CES 2014: Wearable Tech and the Future of Research

1024 435 Paul Marsden
  • 0

The future of research is first-person research.

Let me explain.  Seeing the world from a first-person perspective – through the eyes and experiences of the subject, not the observer – allows researchers and their organisations to use empathy – a key part of our emotional intelligence – to better understand consumers and so better cater to their lives and experiences by feeling what the consumer is feeling.  Think Gravity, Cloverfield and Blair Witch; first-person movies are more emotionally intense; you feel what the protagonist feels.

Which is why we were so excited to see wearable tech as something of a hero at this year’s 2014 Consumer Electronics Show in Vegas.  Wearable tech – smartphone connected wearables such as bracelets, glasses, socks and clothes – provide a naturalistic first-person and mobile view of the consumer world.  CES 2014 saw the launch of more smart Glasses – Epson’s Movero, Vuzis M100 – to compete with Google Glass, more smartbands – LG lifeband, Sony smartband/lifelog, as well as the Mimo Baby – a smart onesie for infants that measures breathing, motion, temperature and sleeping habits.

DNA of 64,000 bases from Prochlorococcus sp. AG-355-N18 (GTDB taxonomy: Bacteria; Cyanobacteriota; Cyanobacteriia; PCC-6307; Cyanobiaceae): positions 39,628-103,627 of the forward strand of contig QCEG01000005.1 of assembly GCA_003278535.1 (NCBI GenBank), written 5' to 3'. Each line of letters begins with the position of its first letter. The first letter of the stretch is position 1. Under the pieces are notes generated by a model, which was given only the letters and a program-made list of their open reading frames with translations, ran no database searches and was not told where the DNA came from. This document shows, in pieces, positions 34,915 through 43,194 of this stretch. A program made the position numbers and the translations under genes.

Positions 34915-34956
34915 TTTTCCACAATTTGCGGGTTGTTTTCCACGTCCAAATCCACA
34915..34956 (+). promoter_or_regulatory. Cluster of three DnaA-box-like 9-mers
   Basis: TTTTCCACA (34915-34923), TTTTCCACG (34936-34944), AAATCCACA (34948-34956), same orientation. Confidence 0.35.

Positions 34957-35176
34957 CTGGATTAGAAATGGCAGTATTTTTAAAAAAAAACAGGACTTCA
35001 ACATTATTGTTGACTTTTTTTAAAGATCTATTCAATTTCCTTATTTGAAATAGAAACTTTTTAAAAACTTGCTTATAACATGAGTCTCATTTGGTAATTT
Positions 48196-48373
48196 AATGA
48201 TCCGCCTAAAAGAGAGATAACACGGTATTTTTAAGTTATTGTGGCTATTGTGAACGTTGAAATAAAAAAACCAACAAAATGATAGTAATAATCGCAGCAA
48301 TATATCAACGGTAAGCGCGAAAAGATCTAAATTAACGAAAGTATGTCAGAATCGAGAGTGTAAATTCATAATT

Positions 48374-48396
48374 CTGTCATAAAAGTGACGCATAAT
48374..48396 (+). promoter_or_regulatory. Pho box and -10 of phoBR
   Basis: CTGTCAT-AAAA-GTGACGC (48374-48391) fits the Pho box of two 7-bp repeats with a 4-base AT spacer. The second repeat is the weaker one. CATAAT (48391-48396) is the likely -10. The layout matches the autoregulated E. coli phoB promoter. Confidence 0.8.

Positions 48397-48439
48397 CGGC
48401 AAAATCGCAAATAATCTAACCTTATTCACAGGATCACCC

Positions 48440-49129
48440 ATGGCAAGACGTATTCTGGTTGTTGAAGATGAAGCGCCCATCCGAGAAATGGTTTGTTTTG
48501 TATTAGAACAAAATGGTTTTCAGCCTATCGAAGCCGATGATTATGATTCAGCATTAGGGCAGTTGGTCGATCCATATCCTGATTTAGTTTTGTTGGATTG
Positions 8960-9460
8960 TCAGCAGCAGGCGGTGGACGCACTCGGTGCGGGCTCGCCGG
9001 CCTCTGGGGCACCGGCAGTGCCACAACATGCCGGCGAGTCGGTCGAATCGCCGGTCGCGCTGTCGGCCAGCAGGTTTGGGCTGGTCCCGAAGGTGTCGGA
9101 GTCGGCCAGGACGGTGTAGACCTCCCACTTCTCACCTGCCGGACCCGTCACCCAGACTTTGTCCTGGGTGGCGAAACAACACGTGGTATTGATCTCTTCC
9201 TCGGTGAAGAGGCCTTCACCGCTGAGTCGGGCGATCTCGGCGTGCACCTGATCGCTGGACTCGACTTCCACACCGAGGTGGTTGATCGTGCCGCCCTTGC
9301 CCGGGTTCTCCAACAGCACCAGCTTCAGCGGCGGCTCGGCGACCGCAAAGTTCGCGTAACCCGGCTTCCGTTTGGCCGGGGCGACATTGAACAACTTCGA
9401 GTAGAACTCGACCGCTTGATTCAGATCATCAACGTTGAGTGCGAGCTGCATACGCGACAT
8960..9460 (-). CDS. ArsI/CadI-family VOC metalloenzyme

Whilst wearable tech is typically associated with the ‘quantified self’ and quantitative research, number-crunching voluminous streams of ‘Big Data’,  we see a big role for smartphone-connected wearable tech in qualitative research – to better understand consumer behaviour by providing an immersive, mobile first-person perspective.

Of course, first person research is not new – participant observation is a classic – and powerful – qualitiative method, and personal passive ‘life-logging’ recorders such as FishEye and Microsoft’s SenseCam – a sub-cam (subject-based camera) have been used in research for years.  What’s different is that new consumer tech is more discreet, more natural, more effortless and intuitive. CES 2014 saw the advent of digital ethnography done right.

Sure, there are issues with wearable tech and first-person research, notably privacy and data-overload. But the promise of seeing the world through the eyes of of your customer, client or consumer and using human empathy to drive innovation is a powerful proposition. You feel me?


Paul Marsden

All stories by: Paul Marsden

Leave a Reply

Your email address will not be published.